The House Armed Services Committee (HASC) announced March 29 that it plans to begin considering the fiscal year 2019 defense authorization bill in late April.
All six of its subcommittees are scheduled to conduct their markups on April 26, the committee said. Readiness will go first, followed by emerging threats and capabilities, military personnel, tactical air and land forces, seapower and projection forces, and strategic forces. The full committee will mark up the bill May 9.
Reps. Mac Thornberry (R-Texas) and Adam Smith (D-Wash.), the HASC’s chairman and ranking Democrat, told the House Budget Committee in a recent 11-page letter that they intend to continue their focus on restoring military readiness and reforming the Department of Defense.
To address low aircraft availability rates, “we must invest in the near-term readiness recovery of the aviation community through adequate funding of depot and unit level maintenance as well as the building up [of] the supply of parts and spares,” the letter says. “At the same time, it is important that we invest in the future aviation readiness through the procurement of fifth-generation strike fighters that will be capable of penetrating enemy air defenses.”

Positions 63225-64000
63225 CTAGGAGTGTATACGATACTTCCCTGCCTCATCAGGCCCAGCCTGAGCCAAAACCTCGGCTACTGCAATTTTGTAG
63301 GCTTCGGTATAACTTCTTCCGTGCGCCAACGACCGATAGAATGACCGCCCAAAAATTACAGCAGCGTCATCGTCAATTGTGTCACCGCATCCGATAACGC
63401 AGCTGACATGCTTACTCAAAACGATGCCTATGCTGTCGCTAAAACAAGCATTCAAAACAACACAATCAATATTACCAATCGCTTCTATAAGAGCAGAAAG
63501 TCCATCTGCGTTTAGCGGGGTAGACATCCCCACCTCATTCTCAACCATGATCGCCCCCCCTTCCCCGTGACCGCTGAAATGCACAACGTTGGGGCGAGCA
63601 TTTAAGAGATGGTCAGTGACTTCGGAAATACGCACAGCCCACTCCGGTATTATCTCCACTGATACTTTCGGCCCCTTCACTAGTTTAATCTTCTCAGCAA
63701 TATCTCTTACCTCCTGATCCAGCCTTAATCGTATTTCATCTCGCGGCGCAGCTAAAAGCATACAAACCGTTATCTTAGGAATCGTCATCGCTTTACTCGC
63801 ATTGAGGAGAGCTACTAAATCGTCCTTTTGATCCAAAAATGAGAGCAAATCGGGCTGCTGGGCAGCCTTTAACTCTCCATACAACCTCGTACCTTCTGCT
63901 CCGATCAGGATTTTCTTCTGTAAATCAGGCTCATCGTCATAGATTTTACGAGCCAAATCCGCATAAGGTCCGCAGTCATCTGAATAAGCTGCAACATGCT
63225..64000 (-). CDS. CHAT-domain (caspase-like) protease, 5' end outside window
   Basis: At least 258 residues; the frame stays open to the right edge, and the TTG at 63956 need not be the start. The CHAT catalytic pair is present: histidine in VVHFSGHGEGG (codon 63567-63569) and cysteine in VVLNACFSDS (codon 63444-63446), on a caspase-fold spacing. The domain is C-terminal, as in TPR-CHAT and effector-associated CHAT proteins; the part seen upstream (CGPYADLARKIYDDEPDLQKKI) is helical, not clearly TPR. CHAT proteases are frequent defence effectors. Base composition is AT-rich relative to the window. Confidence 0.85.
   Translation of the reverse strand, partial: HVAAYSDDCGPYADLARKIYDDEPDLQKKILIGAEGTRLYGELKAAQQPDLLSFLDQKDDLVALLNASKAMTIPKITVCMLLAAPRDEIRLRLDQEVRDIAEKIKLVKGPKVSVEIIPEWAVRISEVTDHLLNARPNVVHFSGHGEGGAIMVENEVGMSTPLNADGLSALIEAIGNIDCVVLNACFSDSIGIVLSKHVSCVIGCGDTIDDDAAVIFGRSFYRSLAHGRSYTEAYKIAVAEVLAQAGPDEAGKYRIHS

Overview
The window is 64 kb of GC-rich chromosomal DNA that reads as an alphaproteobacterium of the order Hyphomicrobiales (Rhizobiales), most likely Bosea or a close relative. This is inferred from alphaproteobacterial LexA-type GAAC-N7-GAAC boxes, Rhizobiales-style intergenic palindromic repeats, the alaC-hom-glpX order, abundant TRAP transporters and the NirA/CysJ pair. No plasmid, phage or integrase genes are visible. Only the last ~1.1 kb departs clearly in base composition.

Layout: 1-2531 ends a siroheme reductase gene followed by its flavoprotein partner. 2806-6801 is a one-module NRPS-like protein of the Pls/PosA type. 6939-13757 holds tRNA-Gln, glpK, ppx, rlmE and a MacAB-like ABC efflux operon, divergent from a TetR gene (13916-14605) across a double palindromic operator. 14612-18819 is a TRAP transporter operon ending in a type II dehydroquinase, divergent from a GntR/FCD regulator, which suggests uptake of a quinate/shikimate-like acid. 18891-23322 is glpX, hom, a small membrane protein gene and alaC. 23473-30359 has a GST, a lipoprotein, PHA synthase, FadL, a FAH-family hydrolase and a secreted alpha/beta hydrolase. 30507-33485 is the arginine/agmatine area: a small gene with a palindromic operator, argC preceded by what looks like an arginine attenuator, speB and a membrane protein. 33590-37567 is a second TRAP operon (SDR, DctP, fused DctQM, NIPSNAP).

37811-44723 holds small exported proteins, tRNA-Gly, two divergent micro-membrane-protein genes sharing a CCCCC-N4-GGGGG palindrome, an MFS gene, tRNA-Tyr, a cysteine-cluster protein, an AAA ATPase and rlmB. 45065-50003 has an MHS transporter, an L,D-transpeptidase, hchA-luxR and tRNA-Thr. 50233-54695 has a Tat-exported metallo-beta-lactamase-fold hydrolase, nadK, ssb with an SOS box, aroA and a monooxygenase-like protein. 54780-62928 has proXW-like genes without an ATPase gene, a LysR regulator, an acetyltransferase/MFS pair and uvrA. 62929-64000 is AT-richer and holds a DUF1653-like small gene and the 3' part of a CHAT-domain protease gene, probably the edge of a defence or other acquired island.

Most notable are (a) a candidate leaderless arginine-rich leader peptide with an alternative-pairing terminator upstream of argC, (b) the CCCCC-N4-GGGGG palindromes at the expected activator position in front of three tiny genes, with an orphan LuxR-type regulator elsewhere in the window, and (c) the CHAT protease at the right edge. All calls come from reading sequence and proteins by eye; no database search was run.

The letter also backs continued funding for the Air Force’s new B-21 bomber and KC-46A tanker to replace aging aircraft, and supports growing the size of the Army, Marine Corps and Navy.
Under a two-year budget agreement that became law in February, defense spending is set to total $716 billion in FY 2019, up from $700 billion in FY 2018. But the FY 2018 omnibus appropriations bill was not enacted until nearly six months into the fiscal year, and the letter seeks to avoid a repeat of that in FY 2019.
The agreement “provided the department with the increases” that Defense Secretary Jim Mattis requested, the letter says. “However, Congress will need to follow the fiscal cycle through to conclusion by properly providing [FY 2019] appropriations in a timely manner for the department to execute these funds effectively.”
The Senate Armed Services Committee has not yet announced its markup schedule.